Why were you drawn to work with Northwest Family Life as a therapist?
I was really drawn to the message of hope, healing, and redemption that Northwest Family Life believes is possible, particularly around issues of domestic violence and addictions. NWFL’s ethos and mission really resonated with my passion and calling to walk alongside others in their own journey of healing and I’m thrilled to be a part of such a community.
Talk about what kind of needs people might try to meet through addictions.
We often look to something outside of ourselves to regulate our thoughts and emotions. On a neurological level, these attempts at regulation by going to substances or processes create connections in our brain that often release neurochemicals such as dopamine, serotonin, and endorphins in great quantities. These feel great, but overtime and through repetition, end up creating a very real connection of “I need this or I’m not going to be okay.” In healthy attachments we are offered attunement and have our emotions and struggles mirrored in empathic ways that allow us to regulate and soothe ourselves. This can lead to re-wiring in the brain to no longer need substances or process addictions for this regulation. While there are many addiction programs and schools of thought that are very valid (and extremely helpful), I often start from the point of “You were trying to meet a need and you did it the only way you knew how… Now, what was that need?”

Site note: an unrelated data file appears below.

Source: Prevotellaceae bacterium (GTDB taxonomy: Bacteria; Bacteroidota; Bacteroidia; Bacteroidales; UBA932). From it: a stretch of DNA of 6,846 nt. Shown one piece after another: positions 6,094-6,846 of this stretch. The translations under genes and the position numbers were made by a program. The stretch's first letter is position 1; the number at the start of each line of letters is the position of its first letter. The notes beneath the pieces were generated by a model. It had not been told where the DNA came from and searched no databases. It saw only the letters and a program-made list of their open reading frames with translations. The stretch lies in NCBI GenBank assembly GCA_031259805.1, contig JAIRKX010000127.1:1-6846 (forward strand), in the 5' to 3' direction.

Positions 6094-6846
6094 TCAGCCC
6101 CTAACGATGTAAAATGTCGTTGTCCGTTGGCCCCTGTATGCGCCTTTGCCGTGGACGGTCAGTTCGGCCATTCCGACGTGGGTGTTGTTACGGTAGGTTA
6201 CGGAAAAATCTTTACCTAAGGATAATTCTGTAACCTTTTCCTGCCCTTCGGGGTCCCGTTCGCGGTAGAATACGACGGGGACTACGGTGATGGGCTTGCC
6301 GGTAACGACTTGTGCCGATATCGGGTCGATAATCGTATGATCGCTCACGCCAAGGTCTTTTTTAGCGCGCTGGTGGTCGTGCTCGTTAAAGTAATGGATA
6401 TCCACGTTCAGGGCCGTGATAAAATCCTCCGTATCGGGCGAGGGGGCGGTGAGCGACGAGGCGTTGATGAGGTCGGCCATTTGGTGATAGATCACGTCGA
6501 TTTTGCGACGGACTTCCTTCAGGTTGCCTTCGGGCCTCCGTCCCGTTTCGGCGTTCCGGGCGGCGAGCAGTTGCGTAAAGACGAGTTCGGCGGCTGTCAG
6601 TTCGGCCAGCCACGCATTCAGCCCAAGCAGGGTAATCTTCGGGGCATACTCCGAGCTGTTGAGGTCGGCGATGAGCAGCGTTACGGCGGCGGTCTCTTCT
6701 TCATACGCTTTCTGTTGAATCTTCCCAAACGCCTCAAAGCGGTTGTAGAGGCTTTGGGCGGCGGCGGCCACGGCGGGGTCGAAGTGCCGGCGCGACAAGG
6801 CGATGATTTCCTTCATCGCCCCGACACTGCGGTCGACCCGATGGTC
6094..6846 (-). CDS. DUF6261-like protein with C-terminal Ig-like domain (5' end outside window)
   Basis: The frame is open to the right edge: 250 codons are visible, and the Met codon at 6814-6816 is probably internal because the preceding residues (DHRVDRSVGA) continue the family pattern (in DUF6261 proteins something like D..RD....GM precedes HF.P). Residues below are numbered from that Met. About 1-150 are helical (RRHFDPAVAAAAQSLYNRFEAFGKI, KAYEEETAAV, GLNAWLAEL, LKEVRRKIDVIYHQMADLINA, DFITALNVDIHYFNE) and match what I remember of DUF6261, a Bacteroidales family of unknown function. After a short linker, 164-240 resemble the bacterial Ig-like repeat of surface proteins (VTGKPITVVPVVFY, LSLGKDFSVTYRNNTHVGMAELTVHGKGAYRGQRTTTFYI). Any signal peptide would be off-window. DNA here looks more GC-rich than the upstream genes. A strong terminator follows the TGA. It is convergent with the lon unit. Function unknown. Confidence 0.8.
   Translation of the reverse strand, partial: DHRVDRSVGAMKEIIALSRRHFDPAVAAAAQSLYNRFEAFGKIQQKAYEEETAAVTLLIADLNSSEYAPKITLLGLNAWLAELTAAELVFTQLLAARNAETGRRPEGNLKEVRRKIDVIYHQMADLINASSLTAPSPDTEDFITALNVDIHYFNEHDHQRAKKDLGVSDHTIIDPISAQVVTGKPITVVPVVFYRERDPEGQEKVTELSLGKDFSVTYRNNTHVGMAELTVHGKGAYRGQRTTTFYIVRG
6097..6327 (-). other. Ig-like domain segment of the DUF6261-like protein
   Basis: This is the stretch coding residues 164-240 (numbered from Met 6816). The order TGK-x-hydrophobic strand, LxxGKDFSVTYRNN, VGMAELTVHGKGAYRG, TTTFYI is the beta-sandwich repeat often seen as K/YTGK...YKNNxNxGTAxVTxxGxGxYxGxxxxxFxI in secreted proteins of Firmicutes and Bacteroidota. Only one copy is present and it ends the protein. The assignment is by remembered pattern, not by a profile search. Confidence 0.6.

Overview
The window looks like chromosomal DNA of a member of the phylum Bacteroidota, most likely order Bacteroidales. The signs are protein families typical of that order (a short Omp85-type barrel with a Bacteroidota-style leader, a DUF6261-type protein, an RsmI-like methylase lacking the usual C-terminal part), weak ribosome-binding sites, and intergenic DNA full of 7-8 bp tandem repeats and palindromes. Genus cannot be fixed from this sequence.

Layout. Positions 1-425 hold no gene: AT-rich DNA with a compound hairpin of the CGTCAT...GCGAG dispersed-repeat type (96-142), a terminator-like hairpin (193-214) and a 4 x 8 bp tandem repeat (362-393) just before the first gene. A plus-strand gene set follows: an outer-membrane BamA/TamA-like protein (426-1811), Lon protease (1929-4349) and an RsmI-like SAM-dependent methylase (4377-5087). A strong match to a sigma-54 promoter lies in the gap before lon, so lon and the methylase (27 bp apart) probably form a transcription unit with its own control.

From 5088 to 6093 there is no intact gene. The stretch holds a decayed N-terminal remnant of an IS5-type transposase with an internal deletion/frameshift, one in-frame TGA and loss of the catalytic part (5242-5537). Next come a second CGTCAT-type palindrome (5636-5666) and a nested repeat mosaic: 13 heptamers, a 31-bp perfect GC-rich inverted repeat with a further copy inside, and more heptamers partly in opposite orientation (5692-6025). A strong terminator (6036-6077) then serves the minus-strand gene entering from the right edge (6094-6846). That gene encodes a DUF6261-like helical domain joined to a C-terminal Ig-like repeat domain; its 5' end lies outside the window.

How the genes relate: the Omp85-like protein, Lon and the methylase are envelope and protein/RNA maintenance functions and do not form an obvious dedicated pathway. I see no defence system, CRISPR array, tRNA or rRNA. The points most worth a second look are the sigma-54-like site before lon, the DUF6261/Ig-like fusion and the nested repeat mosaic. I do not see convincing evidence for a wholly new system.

What kind of barriers might people have to getting therapy?
Typical barriers may be cost, scheduling, finding the right therapist—one that’s available at that—or just not knowing where to start. The biggest barriers, though, are believing that it’s not worth the effort and the ambivalence of starting the journey. People might really want change in their lives, but may also be thinking that they’ve “survived” this far so what’s the point? The point is about moving towards thriving and new, healthier ways of relating to self and others.